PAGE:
Is Ayn Rand's most popular quote actually ethical to use?

Posted by BrettRocketSci 12 months ago to Philosophy
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Of all the powerful and memorable lines from Ayn Rand and her fictional characters, over the years this one has become the most popular:
"The Question Isn’t Who Is Going to Let Me, It’s Who Is Going to Stop Me."
Do a search on Amazon for that quote and you'll find it on a lot of products. That's exciting and encouraging to me.
The issue is, she never said that, exactly. It's a paraphrase and condensation from a conversation with Howard Roark in The Fountainhead. The link I provided from The Quote Investigator has a good recounting and explanation for it's evolution over the years.
I happen to love this quote. And I want to use it with a book project I have in the works. But another Objectivist told me that it isn't appropriate to use because it's not actually an accurate quote from Ayn Rand.
Yet, it does remain true to the original source and sentiment. And it has brought Ayn Rand into more popular culture awareness. The more this quote is used and spread, the better I say.
What's the reaction and judgment of others here in our Gulch? I would love to see an intelligent discussion and debate.
Thanks, Brett
SOURCE URL: https://quoteinvestigator.com/2013/10/11/let-me/


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  • Posted by $ Solver 12 months ago
    The quote...

    “The Question Isn’t Who Is Going to Let Me, It’s Who Is Going to Stop Me."

    ...seems to be derived from two consecutive sentences in Ayn Rand’s, “The Fountainhead”:

    “My dear fellow, who will let you?”

    “That’s not the point. The point is, who will stop me?”

    The underlying concept is the same.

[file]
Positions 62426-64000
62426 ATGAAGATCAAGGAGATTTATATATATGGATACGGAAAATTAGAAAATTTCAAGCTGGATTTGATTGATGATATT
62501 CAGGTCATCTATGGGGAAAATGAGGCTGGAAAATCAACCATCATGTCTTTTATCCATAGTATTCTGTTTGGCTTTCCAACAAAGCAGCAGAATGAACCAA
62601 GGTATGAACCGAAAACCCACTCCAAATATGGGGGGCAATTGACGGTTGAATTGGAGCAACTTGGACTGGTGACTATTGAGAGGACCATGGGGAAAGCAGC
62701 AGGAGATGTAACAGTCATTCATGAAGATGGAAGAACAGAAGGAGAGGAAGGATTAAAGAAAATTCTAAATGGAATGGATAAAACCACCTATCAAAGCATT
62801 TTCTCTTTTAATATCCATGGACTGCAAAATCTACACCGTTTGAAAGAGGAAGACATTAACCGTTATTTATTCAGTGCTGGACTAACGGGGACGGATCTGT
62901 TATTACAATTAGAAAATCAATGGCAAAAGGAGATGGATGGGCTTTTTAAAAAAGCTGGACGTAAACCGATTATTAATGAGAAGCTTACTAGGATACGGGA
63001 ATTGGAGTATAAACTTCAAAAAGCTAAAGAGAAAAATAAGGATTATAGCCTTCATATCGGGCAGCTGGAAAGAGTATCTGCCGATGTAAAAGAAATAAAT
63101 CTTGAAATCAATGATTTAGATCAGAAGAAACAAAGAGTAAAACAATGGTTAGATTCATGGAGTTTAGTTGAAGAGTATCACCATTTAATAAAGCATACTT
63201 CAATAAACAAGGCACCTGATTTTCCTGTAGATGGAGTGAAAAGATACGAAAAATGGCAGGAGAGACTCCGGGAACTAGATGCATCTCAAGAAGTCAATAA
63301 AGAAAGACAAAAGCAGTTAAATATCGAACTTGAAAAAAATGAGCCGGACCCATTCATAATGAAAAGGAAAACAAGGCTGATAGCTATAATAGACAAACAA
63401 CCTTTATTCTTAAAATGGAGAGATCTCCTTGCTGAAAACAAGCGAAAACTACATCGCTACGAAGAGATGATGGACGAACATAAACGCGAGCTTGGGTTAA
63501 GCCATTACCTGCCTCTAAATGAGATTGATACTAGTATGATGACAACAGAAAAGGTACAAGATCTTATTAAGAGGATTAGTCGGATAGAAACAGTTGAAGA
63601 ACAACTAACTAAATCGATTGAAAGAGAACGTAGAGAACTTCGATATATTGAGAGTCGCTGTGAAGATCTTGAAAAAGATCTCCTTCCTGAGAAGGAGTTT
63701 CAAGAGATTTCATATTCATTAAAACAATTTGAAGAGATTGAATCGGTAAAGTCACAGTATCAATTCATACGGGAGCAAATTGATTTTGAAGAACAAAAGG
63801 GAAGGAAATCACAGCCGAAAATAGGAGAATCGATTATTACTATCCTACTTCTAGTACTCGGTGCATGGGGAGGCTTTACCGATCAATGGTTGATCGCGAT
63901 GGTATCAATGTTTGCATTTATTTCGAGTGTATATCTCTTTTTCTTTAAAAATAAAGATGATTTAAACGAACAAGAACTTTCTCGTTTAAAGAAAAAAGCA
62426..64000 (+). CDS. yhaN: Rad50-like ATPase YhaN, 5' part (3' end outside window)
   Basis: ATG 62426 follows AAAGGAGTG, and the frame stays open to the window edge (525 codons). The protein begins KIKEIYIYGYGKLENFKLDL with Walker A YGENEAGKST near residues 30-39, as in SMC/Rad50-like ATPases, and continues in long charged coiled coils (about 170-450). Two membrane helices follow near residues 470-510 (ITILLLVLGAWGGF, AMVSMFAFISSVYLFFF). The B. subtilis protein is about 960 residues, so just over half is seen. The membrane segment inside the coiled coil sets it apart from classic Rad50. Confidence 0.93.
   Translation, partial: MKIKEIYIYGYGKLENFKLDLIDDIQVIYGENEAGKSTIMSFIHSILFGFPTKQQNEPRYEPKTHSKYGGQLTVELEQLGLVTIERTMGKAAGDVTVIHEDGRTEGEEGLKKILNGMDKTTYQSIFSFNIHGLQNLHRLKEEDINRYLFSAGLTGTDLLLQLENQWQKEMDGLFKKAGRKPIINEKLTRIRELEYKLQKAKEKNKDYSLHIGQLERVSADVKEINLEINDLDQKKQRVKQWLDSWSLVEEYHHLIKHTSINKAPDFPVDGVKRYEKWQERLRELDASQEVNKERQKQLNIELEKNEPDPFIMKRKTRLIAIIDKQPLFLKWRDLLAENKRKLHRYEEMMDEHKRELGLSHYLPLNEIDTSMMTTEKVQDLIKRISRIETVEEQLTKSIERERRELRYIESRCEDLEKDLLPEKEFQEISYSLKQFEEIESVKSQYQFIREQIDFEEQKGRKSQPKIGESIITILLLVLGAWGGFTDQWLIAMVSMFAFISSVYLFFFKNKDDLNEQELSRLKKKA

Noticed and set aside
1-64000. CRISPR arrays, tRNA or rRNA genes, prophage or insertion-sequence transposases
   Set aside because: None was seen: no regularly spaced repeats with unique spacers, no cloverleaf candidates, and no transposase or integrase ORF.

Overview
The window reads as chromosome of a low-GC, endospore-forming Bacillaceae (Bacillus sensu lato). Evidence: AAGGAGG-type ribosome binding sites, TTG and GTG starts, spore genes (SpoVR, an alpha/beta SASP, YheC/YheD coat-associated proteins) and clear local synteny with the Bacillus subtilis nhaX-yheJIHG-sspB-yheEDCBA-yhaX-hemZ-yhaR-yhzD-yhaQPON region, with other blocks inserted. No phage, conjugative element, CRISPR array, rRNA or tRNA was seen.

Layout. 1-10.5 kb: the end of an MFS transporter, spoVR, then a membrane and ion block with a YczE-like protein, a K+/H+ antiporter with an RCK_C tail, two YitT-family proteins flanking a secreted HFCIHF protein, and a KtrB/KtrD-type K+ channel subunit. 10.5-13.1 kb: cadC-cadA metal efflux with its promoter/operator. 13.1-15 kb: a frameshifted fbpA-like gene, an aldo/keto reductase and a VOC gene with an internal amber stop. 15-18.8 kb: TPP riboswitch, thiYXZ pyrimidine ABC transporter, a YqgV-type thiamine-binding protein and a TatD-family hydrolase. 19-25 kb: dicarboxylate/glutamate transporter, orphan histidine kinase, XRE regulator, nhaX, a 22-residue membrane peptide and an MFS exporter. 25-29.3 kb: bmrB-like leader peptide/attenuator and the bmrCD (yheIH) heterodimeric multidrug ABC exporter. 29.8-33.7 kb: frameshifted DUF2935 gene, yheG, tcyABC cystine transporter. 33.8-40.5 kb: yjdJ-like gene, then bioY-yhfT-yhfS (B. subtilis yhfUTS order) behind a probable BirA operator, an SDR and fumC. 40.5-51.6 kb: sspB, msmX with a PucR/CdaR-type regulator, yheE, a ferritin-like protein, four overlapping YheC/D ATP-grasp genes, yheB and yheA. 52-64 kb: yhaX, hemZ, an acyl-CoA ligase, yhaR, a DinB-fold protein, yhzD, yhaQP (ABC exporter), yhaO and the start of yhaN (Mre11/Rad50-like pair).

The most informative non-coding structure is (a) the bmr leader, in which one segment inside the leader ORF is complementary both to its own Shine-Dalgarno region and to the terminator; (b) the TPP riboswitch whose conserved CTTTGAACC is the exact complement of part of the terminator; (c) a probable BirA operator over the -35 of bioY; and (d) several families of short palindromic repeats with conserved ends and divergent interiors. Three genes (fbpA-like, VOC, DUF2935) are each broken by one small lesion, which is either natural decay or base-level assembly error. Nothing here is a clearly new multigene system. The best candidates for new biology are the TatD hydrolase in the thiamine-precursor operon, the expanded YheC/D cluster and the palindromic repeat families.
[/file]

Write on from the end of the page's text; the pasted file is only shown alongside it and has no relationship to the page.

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    • Posted by LibertyBelle 12 months ago
      The remark was not made in reference to criminal actions. Keating asked Roark who would "let" him become an architect. (At least as I recall the exchange). Roark said, "Who'll stop me?" Becoming an architect is not criminal conduct. But Keating seemed to be implying that Roark would not be able to do it without the permission of the then-current Establishment. Roark proved that notion wrong.
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      • Posted by dukem 12 months ago
        Currently, "practicing" a regulated profession (as defined by that state) without a license from the state (any of the fifty) is against that state's law, and it/they are regularly enforced. So, the "state" stops that activity.
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  • Posted by DrZarkov99 12 months ago
    I've carried the thought through in a slightly different way. When asked about whether or not I (or they) could accomplish a challenging goal, I would respond "There's only one person who can stop you, and that's yourself."
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  • Posted by dansail 12 months ago
    I actually use...
    "I swear by my life, and my love of it, that I will never live for the sake of another man, nor ask another man to live for mine." - John Galt
    ... as the signature line on my e-mails. I thought that was the more popular quote...
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  • Posted by Jstork 12 months ago
    It is a good statement as long as it is not in reference to nefarious activities.
    If the government doesn't like it: they will stop you. If there are no laws or regulations regarding the activity, they will create them (even if they are rather arbitrary) to do their best to stop you.